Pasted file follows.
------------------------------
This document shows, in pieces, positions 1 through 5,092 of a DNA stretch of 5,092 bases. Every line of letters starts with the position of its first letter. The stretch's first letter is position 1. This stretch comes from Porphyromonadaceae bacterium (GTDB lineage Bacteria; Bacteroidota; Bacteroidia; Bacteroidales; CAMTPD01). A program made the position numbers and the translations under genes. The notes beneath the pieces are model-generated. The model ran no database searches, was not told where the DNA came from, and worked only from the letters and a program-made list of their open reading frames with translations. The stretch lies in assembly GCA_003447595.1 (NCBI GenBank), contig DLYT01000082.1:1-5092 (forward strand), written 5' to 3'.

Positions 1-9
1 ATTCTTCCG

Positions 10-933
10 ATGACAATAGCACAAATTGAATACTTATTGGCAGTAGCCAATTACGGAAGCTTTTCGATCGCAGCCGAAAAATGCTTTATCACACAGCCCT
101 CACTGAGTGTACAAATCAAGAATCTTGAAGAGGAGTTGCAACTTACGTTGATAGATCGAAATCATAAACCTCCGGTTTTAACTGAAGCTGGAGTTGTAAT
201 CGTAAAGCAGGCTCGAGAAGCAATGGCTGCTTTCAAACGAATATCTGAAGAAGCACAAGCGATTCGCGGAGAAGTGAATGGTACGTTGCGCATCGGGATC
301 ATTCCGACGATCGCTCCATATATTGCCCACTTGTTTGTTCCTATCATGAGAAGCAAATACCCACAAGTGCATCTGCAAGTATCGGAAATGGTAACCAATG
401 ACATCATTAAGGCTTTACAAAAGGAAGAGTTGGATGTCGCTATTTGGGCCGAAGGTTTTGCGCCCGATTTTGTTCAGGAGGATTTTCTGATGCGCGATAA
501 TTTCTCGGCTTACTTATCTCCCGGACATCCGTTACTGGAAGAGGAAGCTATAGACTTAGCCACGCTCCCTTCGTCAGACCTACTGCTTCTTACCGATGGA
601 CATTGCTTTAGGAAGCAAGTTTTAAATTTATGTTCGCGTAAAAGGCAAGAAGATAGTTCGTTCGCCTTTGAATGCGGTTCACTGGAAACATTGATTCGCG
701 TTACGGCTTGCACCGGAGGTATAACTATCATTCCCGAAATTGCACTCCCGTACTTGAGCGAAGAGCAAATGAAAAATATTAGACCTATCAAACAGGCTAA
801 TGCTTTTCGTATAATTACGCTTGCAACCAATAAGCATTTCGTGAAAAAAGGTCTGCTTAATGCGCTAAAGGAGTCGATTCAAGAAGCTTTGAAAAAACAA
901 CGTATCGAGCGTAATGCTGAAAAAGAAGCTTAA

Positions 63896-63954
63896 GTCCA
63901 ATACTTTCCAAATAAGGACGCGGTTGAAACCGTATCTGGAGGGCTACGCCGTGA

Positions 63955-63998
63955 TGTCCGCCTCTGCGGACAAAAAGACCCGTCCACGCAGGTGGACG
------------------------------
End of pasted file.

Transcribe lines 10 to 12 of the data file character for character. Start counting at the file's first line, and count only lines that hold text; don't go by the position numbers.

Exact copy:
501 TTTCTCGGCTTACTTATCTCCCGGACATCCGTTACTGGAAGAGGAAGCTATAGACTTAGCCACGCTCCCTTCGTCAGACCTACTGCTTCTTACCGATGGA
601 CATTGCTTTAGGAAGCAAGTTTTAAATTTATGTTCGCGTAAAAGGCAAGAAGATAGTTCGTTCGCCTTTGAATGCGGTTCACTGGAAACATTGATTCGCG
701 TTACGGCTTGCACCGGAGGTATAACTATCATTCCCGAAATTGCACTCCCGTACTTGAGCGAAGAGCAAATGAAAAATATTAGACCTATCAAACAGGCTAA